Their teaching program provides training and research experience to undergraduate and graduate students in the Department of Biological and Environmental Sciences, attracting students from within the university and transfers from community colleges.

Students Sameerah Rice and Jayla Pettway presenting their research at a conference

The Program

Dr Moss’s current teaching program, which began in 2017, builds on a substantial effort by Alabama A&M University to strengthen and enhance the training opportunities available to students in the environmental and agricultural sciences. During the lifespan of the project, Dr Moss and her team have been continually evaluating the training effectiveness and success of the various mentoring strategies used, with the aim of further enhancing the educational quality. In addition to strengthening their current program, the team’s efforts also contribute to improving the teaching and training provision on Alabama A&M University’s new agriculture-focused biotechnology degree.

During the 2019–2020 academic year, Dr Moss developed a semester-long Course-Based Undergraduate Research Experience (CURE), to provide students with practical skills in advanced molecular science methods, such as DNA extraction and analysis. The US Bureau of Labor Statistics reported in 2016 that the demand for well-trained bio-technicians is going to increase in the coming decade, and therefore, developing these skills before entering the workforce provides students with access to a greater number of employment opportunities.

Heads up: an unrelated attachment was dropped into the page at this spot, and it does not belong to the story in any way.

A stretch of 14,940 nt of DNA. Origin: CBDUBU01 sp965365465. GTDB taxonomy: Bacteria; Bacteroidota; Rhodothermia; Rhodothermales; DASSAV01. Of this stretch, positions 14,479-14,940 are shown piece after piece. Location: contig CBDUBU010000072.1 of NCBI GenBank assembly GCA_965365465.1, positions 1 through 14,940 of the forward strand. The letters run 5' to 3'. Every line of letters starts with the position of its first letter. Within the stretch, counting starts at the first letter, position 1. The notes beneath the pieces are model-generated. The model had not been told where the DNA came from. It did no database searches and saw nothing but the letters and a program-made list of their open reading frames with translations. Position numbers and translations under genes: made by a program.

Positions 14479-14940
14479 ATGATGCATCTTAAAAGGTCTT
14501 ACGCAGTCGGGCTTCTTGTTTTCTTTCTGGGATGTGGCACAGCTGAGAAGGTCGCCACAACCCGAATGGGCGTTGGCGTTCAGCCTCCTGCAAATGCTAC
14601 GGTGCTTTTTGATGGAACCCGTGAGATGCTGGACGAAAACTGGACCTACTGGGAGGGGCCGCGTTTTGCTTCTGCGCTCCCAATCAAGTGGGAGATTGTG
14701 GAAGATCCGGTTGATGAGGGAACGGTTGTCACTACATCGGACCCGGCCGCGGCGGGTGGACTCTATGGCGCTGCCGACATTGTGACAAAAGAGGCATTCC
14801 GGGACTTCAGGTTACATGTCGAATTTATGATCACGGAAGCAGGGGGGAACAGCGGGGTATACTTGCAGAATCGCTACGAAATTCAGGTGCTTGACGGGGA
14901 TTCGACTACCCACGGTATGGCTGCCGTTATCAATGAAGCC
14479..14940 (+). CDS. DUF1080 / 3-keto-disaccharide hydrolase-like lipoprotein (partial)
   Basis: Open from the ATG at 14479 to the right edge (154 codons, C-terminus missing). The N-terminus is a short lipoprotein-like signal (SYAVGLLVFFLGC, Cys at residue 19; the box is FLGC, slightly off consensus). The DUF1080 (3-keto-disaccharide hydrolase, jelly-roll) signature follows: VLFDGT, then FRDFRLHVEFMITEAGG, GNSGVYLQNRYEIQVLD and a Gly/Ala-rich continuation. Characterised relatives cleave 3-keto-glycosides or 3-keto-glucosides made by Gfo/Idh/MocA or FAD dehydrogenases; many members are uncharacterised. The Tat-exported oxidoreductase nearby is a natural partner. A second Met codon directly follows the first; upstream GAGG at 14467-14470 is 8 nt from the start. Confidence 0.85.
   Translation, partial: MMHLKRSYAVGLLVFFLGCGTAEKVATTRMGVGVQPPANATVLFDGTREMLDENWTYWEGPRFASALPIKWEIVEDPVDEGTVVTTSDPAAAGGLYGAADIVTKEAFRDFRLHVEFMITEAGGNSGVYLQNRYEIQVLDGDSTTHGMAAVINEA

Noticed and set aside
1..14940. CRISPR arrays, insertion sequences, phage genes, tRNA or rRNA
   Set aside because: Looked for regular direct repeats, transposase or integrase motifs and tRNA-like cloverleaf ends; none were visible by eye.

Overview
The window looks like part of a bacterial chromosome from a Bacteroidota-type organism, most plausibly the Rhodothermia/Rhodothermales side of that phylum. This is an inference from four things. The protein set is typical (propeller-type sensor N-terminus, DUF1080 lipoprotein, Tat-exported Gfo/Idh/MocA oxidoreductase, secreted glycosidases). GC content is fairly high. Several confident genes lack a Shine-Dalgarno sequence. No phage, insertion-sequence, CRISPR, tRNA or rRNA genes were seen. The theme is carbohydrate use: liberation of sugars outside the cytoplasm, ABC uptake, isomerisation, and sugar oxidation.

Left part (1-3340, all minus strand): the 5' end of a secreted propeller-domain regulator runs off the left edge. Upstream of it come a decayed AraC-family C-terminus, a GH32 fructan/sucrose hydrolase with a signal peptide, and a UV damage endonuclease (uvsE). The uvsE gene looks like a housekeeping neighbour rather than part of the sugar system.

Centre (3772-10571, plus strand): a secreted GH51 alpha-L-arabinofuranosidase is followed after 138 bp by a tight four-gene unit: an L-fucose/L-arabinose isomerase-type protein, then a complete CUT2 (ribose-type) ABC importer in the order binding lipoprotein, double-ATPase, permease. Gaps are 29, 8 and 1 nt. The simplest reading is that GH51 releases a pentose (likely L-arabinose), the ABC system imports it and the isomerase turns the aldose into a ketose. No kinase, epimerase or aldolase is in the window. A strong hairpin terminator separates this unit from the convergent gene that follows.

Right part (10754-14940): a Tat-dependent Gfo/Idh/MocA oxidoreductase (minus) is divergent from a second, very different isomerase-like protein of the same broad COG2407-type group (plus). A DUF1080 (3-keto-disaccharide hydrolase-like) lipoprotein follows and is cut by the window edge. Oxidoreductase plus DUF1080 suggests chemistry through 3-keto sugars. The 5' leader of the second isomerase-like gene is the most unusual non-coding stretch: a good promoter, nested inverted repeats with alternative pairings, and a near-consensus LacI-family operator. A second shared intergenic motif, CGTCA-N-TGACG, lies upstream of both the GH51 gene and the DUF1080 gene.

Each cohort on Dr Moss’s Integrative Agricultural Biotechnology Instruction Program consists of five agricultural biotechnology and molecular biology undergraduate students, with the program also providing training and development opportunities to graduate students and early-career faculty members. Students are introduced to the fundamental concepts and methods used in environmental microbiology through a series of class discussions, and then provided with the opportunity to use their new skills in their own research project.

The research projects conducted by the students, under the guidance of Dr Moss and her team, span a range of environmental topics, from waterway pollution and soil ecology, to sustainable urban development. Most significantly, their research contributes knowledge to real-world issues facing environmental scientists, and students are encouraged to disseminate their work at academic conferences. The students from the 2019–2020 academic year cohort will be presenting their research findings in the poster section of the 8th annual Historically black colleges and universities (HBCU) Climate Change Conference in New Orleans.